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ARS Home » Pacific West Area » Pullman, Washington » Northwest Sustainable Agroecosystems Research » Research » Publications at this Location » Publication #321765

Research Project: Mitigating Agricultural Sources of Particulate Matter and Greenhouse Gas Emissions in the Pacific Northwest

Location: Northwest Sustainable Agroecosystems Research

Title: Evaluating measures to assess soil health in long-term agroecosystem trials

Author
item MORROW, JASON - Washington State University
item Huggins, David
item CARPENTER-BOGGS, LYNNE - Washington State University
item REGANOLD, JOHN - Washington State University

Submitted to: Soil Science Society of America Journal
Publication Type: Peer Reviewed Journal
Publication Acceptance Date: 12/15/2015
Publication Date: 4/22/2016
Citation: Morrow, J.G., Huggins, D.R., Carpenter-Boggs, L., Reganold, J.P. 2016. Evaluating measures to assess soil health in long-term agroecosystem trials. Soil Science Society of America Journal. 80:450-462.

Interpretive Summary: Monitoring and assessing soil health is an important component of any land management system with a vision of sustaining soil resources. Soil organic matter characteristics are key to soil health and responsive to tillage and crop management. We evaluated organic matter characteristics from five field experiments ranging from 2- to 30-years old representing diverse agricultural systems across the inland Pacific Northwest. Characteristics measured included soil organic carbon, total nitrogen, microbial biomass carbon and nitrogen, carbon mineralization, oxidizable carbon, and membrane nitrogen. We further evaluated these characteristics and the Haney Soil Health Index relative to seven criteria we propose as a framework to judge the effectiveness of assessing soil health. Mineralization, membrane nitrogen, and the Haney Soil Health Index were highly variable and subsequently not highly sensitive to management. Oxidizable carbon coupled with membrane nitrogen provided complimentary information important to soil health. Based upon the seven criteria to gauge soil health, oxidizable carbon scored the highest and should be considered by the NRCS, Conservation Districts, scientists, and land managers as a component for soil health assessment within the Inland Pacific Northwest.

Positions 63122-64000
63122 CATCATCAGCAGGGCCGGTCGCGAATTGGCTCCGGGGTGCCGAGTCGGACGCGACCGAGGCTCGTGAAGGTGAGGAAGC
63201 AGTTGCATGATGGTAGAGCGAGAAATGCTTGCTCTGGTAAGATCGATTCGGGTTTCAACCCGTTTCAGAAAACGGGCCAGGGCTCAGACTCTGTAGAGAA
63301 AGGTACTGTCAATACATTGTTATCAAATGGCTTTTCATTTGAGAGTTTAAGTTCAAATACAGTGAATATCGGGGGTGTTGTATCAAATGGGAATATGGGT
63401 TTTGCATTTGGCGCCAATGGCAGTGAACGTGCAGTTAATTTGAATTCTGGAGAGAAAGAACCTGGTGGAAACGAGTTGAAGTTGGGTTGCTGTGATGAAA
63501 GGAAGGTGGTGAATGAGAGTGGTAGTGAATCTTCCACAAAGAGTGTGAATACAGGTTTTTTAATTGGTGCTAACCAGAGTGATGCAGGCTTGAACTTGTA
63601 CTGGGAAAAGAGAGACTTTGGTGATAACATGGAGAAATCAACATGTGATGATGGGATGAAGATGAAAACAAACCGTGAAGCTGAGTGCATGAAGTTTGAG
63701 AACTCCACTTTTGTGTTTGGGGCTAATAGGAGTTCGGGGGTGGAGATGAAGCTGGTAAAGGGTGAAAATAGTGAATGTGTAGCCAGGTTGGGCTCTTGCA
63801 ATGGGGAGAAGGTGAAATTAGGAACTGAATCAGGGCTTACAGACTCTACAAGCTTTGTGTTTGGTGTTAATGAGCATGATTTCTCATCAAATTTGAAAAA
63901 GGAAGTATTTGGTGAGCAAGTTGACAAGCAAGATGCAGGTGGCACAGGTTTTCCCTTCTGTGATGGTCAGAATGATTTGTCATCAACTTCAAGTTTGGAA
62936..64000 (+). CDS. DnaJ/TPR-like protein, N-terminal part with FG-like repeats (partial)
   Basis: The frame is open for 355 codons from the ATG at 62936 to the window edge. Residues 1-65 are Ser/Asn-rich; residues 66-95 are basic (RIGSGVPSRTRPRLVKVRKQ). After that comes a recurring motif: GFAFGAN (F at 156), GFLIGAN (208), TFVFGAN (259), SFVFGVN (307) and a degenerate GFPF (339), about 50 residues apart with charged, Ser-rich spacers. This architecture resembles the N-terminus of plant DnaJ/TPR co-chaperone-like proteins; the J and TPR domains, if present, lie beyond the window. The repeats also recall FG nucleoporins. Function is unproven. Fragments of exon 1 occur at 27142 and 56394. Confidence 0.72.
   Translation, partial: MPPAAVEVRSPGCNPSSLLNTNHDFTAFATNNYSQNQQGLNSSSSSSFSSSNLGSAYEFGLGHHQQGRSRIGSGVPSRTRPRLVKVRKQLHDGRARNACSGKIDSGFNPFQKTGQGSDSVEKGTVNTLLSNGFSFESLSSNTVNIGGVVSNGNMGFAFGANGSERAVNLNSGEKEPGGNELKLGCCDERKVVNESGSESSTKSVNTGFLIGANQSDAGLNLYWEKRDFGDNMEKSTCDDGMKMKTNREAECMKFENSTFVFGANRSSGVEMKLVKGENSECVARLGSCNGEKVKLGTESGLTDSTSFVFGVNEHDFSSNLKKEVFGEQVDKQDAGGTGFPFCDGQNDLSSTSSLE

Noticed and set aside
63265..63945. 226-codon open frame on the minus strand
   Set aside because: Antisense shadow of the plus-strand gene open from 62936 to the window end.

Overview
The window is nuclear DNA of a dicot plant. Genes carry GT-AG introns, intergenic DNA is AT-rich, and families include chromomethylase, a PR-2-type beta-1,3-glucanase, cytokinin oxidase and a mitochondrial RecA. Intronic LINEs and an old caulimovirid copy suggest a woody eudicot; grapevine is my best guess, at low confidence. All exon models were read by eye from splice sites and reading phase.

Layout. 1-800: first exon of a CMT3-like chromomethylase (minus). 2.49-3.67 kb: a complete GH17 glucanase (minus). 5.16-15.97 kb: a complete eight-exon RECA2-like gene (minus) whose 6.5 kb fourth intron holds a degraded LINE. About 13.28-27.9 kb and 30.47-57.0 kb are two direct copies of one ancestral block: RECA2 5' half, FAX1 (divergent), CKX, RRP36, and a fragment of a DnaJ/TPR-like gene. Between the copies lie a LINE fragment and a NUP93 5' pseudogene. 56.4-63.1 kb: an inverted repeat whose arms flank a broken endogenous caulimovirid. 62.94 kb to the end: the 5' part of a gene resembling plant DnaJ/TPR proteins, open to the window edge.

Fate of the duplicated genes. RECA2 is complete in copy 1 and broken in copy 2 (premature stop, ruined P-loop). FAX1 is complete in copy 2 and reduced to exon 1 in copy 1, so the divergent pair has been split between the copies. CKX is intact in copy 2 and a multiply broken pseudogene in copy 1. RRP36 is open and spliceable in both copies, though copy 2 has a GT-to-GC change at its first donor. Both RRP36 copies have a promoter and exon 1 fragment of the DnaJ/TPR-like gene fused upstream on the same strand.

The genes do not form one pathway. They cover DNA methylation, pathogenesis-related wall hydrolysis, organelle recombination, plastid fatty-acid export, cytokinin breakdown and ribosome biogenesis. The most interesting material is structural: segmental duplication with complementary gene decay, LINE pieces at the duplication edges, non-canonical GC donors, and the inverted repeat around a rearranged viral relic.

Technical Abstract: Monitoring and assessing soil health is an important component of any land management system with a vision of sustaining soil resources. Soil organic matter(SOM)characteristics are key to soil health and responsive to tillage regime and crop management. As metrics of soil health, we evaluated surface SOM properties from five field experiments ranging from 2- to 30-years old representing diverse agroecosystems across the inland Pacific Northwest (iPNW). The SOM properties measured included soil organic Carbon, total nitrogen, non-hydrolyzable carbon and nitrogen, microbial biomass carbon and nitrogen, carbon mineralization (Cmin), permanganate oxidizable carbon (POXC), ion exchange membrane nitrogen (IEM N). We further evaluated these SOM soil health metrics and the Haney Soil Health Index (SHindex) relative to the following seven criteria we propose as a framework to judge the effectiveness of soil health tools: (1) evidence based, (2) sensitive to change, (3) logistically feasible, (4) cost effective, (5) accurate and precise, (6) performed in-situ or on undisturbed samples, and (7) valued for management decisions. Measures of the active SOM, particularly one-day Cmin, IEM N, and SHindex, were highly variable and subsequently not highly sensitive to management. POXC displayed sensitivity to more stabilized SOM, indicated by strong correlations to non-hydrolyzable carbon (r = 0.84) and non-hydrolyzable nitrogen (r = 0.80), and coupled with IEM N provided complimentary information important to soil health. Using these seven criteria to gauge soil health metrics, POXC scored the highest and should be considered as a component for soil health assessment within the iPNW.